Shares of DoorDash, a leading food delivery app, closed up more than 85% in their debut on Wednesday, giving the company a market valuation of around $60.2 billion.
DoorDash priced its shares at $102 a piece Tuesday night, above its range of $90 to $95. The stock began trading at $182 per share.
Founded in 2013, DoorDash now joins its competitors GrubHub and Uber at a key time. Food delivery has been a bright spot during the coronavirus pandemic, with people limiting their time outside of the home as much as possible.
After DoorDash's initial pop, investors are valuing the company, on a revenue basis, at about twice as high as Uber. DoorDash is trading at just over 16 times revenue, if you project the latest quarter out over a full year, while Uber is trading just under eight times sales.
DoorDash reported $1.9 billion in revenue for the nine months ended Sept. 30, according to its IPO filing. That's up from $587 million during the same period last year. As its revenue grew, DoorDash also narrowed its net loss to $149 million over the same period in 2020. In 2019, DoorDash had a net loss of $533 million over the nine-month period.
In its prospectus, DoorDash said more than 390,000 merchants use the app.
The company, which ranked No. 12 on the 2020 CNBC Disruptor 50 list, trades under the symbol "DASH." Goldman Sachs and JPMorgan were the lead underwriters for the offering, while SoftBank is the largest shareholder with about a 20% stake, followed by Sequoia, which owns 16%.
Wednesday's public offering kicks off a busy season for market debuts. Airbnb is set to go public Thursday, followed by e-commerce Wish next week and fintech company Affirm and kids' video game maker Roblox this month.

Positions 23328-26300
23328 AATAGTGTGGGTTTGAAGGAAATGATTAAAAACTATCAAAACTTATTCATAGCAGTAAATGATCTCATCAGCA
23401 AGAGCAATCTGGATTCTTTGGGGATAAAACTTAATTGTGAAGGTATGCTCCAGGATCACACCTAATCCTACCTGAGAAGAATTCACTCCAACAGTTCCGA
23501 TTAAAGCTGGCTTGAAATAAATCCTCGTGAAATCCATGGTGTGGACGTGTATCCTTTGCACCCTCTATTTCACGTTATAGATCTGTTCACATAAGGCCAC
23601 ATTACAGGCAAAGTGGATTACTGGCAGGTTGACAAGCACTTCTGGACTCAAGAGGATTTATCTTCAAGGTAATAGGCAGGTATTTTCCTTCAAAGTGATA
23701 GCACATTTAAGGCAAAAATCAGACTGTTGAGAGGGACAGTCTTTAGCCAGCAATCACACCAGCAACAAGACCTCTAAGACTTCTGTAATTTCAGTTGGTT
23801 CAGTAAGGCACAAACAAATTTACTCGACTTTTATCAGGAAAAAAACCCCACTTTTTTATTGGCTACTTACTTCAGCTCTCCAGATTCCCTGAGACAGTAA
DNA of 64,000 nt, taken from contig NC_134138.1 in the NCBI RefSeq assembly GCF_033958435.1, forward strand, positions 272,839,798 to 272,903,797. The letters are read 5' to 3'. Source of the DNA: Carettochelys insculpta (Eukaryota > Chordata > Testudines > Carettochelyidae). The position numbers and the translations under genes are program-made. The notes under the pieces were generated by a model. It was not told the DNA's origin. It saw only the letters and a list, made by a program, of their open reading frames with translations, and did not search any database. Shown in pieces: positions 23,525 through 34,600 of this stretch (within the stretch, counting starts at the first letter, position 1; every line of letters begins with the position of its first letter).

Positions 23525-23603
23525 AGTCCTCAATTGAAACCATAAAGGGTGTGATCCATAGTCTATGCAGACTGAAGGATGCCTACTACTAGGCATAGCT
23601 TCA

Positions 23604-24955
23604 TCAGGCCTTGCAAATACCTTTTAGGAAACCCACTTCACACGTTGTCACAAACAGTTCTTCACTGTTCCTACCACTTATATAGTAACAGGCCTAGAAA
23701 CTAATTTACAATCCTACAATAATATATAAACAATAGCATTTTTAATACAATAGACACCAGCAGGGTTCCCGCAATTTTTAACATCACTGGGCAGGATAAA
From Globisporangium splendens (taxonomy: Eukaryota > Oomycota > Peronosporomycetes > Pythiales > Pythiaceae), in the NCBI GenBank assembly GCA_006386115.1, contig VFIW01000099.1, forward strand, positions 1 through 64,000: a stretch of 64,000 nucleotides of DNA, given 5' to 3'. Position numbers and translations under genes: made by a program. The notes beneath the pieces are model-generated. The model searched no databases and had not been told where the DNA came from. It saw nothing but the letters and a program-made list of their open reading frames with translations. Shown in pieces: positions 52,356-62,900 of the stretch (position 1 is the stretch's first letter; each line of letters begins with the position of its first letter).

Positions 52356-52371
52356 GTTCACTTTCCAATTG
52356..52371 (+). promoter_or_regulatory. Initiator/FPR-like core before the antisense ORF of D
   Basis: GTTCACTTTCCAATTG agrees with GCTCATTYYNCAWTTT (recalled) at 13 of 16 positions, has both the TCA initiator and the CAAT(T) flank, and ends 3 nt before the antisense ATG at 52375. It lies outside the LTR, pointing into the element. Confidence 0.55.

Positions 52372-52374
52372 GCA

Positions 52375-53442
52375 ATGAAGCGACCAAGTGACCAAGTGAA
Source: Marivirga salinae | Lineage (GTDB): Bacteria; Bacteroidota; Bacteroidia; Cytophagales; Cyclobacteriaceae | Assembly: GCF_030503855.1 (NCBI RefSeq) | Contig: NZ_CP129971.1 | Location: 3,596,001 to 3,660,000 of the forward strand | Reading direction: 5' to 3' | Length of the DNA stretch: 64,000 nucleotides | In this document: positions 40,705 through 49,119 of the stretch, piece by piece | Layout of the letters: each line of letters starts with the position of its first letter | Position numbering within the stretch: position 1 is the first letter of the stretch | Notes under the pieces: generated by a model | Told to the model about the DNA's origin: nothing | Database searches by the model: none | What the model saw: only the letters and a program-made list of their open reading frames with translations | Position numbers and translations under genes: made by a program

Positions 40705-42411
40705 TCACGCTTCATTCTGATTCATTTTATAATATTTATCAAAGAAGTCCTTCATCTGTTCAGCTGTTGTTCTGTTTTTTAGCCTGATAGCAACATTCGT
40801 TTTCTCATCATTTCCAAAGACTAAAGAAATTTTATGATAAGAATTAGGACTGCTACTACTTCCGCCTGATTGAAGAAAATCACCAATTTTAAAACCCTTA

DoorDash has attracted scrutiny from the attorney general of the District of Columbia on more than one occasion.
It recently reached a $2.5 million settlement with the AG's office after facing allegations that it misled consumers on how tips would be allocated to workers. DoorDash has denied the allegations but changed its tip model since the period of time the AG cited in the lawsuit.
More recently, the DC AG's office confirmed to CNBC it had sent a cease and desist letter to DoorDash on Tuesday, warning it to suspend plans to charge commission on its DashPass service that would exceed a fee cap set by the district.
The DC Council recently passed a law that would cap third-party delivery and pick-up service fees at 15% of the order price during a public health emergency. The Washington City Paper reported last week that restaurants were informed they would begin being charged the original rate in their contracts for DashPass, which is a premium service for frequent users in which restaurants pay to participate.
According to the notice reported by the City Paper, DoorDash told restaurants the legislation "is only applicable to Classic orders and does not apply to the DashPass program."
In a statement Wednesday, a DoorDash spokesperson told CNBC it had decided not to charge restaurants their contractual rates for DashPass, for the time being, citing "confusion as a result of our response to the unintended consequences of the pricing regulations in Washington, DC." They maintained DashPass is a "premium marketing offering."
"We look forward to engaging with local policymakers to increase understanding of the impact pricing regulations have, and solutions that better serve customers, Dashers, and restaurants," the spokesperson said.
-- CNBC's Lauren Feiner and Ari Levy contributed to this report.